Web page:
The danger of keeping rates at zero

The Fed seems to think inflation is no longer a problem. But inflation may just be in hibernation and low rates for a long period of time could awaken the beast.

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By Paul R. La Monica, editor at large

In what direction will gas prices head in the next few months?
  • Down a little
  • Down sharply
  • Up slightly
  • Up sharply
  • Hold steady

NEW YORK ( -- This is obviously a terrible time for the economy. For that reason, it made sense for the Federal Reserve to slash interest rates near zero last month.

But I'm starting to worry a bit that the Federal Reserve is willing to leave rates this low for too long and that this could spark inflation down the road.

In a speech in London Tuesday morning, Federal Reserve chairman Ben Bernanke defended the Fed's series of rate cuts since September 2007, saying that inflation was no longer a major concern. The Fed usually raises interest rates when it is worried about inflation.

"At this point, with global economic activity weak and commodity prices at low levels, we see little risk of inflation in the near term; indeed, we expect inflation to continue to moderate," he said.

Bernanke's speech comes one day after Federal Reserve Bank of Atlanta President Dennis Lockhart said that there has been a "substantial slowing of inflation." What's more, he hinted that rates could hover at this level for some time.

"I would argue that a federal funds rate this low will have considerable macroeconomic effect especially if accompanied by policies to improve the functioning of credit markets," he said in a speech in Atlanta Monday.

Yes, these are unprecedented times. And the Fed should be applauded for using every weapon in its arsenal -- and even creating a bunch of new ones -- to tackle the crisis.

What's more, with economies around the world suffering a severe recession, it is tempting to declare that inflation is dead. In fact, some economists are starting to worry more about deflation, a persistent decline in prices that could lead to further declines in industrial production, more job losses and even wage declines.

But inflation is not dead. I'd argue that it's merely in hibernation.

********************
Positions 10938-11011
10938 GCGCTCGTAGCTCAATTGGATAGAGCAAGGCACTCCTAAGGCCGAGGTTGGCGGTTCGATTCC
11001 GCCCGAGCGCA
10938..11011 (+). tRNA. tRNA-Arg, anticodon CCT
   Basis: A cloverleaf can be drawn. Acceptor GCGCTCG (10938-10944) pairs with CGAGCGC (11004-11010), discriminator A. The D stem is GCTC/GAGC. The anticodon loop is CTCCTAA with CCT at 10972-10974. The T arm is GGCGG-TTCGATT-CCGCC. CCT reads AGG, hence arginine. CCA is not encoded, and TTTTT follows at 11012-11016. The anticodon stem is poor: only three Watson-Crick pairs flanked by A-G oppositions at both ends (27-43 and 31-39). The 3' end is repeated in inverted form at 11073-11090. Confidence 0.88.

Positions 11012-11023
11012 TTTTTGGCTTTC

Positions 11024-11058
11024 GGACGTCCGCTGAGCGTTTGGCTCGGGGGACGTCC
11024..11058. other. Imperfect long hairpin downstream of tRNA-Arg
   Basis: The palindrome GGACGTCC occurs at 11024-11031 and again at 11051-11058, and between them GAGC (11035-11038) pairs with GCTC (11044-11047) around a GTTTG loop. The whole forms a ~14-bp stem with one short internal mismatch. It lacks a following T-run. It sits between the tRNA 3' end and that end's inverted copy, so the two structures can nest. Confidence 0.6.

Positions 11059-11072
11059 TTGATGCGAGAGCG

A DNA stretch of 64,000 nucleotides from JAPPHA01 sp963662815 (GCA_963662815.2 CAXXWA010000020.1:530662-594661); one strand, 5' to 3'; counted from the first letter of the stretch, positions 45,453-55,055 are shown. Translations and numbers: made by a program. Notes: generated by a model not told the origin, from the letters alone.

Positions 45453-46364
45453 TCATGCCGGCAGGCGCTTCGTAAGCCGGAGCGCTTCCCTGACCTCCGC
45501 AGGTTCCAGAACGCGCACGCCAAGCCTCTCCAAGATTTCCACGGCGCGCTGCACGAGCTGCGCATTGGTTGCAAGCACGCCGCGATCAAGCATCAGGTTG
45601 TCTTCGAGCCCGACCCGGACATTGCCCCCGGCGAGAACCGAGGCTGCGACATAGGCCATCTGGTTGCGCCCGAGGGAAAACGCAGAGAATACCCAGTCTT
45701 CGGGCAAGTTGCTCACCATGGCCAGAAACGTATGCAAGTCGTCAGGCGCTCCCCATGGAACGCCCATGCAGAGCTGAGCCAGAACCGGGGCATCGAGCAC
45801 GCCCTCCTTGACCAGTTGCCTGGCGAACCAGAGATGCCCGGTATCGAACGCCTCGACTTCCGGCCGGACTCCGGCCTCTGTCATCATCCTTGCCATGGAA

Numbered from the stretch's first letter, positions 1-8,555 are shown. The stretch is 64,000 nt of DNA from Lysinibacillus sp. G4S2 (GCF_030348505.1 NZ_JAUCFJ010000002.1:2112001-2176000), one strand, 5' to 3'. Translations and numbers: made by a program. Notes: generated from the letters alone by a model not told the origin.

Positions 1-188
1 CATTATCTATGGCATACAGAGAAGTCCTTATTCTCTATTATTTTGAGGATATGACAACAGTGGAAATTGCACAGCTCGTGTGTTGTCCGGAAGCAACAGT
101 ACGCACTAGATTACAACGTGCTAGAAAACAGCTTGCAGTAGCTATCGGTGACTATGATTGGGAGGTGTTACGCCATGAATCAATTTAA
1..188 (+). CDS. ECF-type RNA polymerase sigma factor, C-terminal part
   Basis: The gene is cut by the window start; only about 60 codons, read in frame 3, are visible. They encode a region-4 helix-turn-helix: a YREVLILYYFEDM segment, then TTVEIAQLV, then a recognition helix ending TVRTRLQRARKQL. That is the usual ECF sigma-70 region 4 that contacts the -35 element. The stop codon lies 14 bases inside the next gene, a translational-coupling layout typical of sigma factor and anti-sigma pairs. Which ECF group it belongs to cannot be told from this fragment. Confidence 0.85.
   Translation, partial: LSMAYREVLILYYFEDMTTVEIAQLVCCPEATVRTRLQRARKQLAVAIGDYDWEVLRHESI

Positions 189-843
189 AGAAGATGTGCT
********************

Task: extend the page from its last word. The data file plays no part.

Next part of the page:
The combination of the economic stimulus package proposed by President-elect Obama, the Treasury Department's bank bailout, the Fed's rate cuts and its various lending programs could eventually lead to an awakening of the inflation beast. The Fed has to be mindful of that.

The government has to pay for all this spending somehow and the likely source of these funds, especially since tax cuts are a big part of the proposed stimulus, is probably going to be from new money printed by the Fed. And adding dollars into the system can't help but add to inflationary pressures.

"The bottom line is that the only way to get out of this recession is to spend a lot of money on stimulus and dump a lot of money into the economic system. That means there will be inflation for a long period of time," said David Beahm, vice president of economic research with Blanchard & Company Inc, a New Orleans-based investing firm that specializes in tangible assets like gold and other precious metals.

Bernanke suggested Tuesday that the rapid rise in oil and other commodities prices earlier last year was due to strong demand from emerging markets and that the precipitous decline in oil prices since the summer was largely due to lower global demand in the wake of the credit collapse.

Is that really the case though? Just as oil may have been irrationally high when it was above $140 a barrel, crude may also be trading at an artificially low price below $40 a barrel.

"Commodities won't go up as quickly as they did last year, which is healthy. But with all this money being dumped into the system to help the economy, it will allow companies to spend more and stimulate demand. That's when higher commodities come back into play," Beahm said.

If commodity prices shoot higher in the near future, that could add to inflationary concerns since it could lead to another round of higher gas prices and food prices.

Now don't get me wrong. I'm not arguing that the Fed raise interest rates at its next meeting later this month or even at the one following that. But the Fed needs to keep a close eye on what commodity prices are doing.

In particular, the Fed has to be careful to not allow the dollar to fall as dramatically as it did against the euro and other currencies earlier last year.

The weak greenback was caused, in part, by the Fed's interest rate cuts. That's because many other global central banks were not yet lowering their own rates. And the weak dollar added to the upward pressure on the price of oil and other imported goods and commodities.

Kathy Lien, director of currency research with GFT, a foreign exchange and futures brokerage firm, said this should be less of a problem now that the Bank of England and European Central Bank have joined the Fed in lowering rates. But with rates at zero in the U.S., Lien said many foreign investors may wind up fleeing the dollar, which could spark another round of inflation fears.

"What the Fed risks is a potential run on the dollar, with rates at zero it makes the dollar-denominated assets unattractive for foreign investors," she said.

Nonetheless, both Beahm and Lien think the Fed has done the right thing to lower rates. The issue though is to not keep them this low for an indefinite period of time.

"The Federal Reserve cannot afford to focus on inflation at this point. They have to focus on growth and deal with inflation later," Lien said. "But as the economy stabilizes, inflation will become a greater risk and it could pick up at a relatively rapid pace, which could force aggressive measures by the Fed."

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